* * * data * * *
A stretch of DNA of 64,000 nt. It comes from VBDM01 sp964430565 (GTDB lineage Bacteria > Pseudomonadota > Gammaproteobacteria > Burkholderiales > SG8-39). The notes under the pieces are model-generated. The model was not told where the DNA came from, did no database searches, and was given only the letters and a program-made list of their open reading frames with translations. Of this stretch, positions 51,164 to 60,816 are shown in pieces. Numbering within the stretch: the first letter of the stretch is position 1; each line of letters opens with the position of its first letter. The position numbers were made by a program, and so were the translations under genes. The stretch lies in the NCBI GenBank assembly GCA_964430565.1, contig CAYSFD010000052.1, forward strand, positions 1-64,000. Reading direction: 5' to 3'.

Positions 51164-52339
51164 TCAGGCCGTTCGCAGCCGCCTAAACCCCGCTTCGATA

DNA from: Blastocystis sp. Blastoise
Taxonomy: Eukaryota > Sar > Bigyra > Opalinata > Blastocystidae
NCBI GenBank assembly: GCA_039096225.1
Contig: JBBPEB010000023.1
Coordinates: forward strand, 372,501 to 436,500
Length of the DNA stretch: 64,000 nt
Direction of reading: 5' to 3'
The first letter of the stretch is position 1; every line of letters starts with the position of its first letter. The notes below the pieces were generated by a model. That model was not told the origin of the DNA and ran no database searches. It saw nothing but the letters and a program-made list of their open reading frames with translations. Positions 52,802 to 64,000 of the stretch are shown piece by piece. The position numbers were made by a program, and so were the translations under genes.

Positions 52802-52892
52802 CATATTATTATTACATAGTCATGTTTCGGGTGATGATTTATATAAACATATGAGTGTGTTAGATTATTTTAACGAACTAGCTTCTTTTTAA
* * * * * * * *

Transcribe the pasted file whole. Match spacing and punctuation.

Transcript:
A stretch of DNA of 64,000 nt. It comes from VBDM01 sp964430565 (GTDB lineage Bacteria > Pseudomonadota > Gammaproteobacteria > Burkholderiales > SG8-39). The notes under the pieces are model-generated. The model was not told where the DNA came from, did no database searches, and was given only the letters and a program-made list of their open reading frames with translations. Of this stretch, positions 51,164 to 60,816 are shown in pieces. Numbering within the stretch: the first letter of the stretch is position 1; each line of letters opens with the position of its first letter. The position numbers were made by a program, and so were the translations under genes. The stretch lies in the NCBI GenBank assembly GCA_964430565.1, contig CAYSFD010000052.1, forward strand, positions 1-64,000. Reading direction: 5' to 3'.

Positions 51164-52339
51164 TCAGGCCGTTCGCAGCCGCCTAAACCCCGCTTCGATA

DNA from: Blastocystis sp. Blastoise
Taxonomy: Eukaryota > Sar > Bigyra > Opalinata > Blastocystidae
NCBI GenBank assembly: GCA_039096225.1
Contig: JBBPEB010000023.1
Coordinates: forward strand, 372,501 to 436,500
Length of the DNA stretch: 64,000 nt
Direction of reading: 5' to 3'
The first letter of the stretch is position 1; every line of letters starts with the position of its first letter. The notes below the pieces were generated by a model. That model was not told the origin of the DNA and ran no database searches. It saw nothing but the letters and a program-made list of their open reading frames with translations. Positions 52,802 to 64,000 of the stretch are shown piece by piece. The position numbers were made by a program, and so were the translations under genes.

Positions 52802-52892
52802 CATATTATTATTACATAGTCATGTTTCGGGTGATGATTTATATAAACATATGAGTGTGTTAGATTATTTTAACGAACTAGCTTCTTTTTAA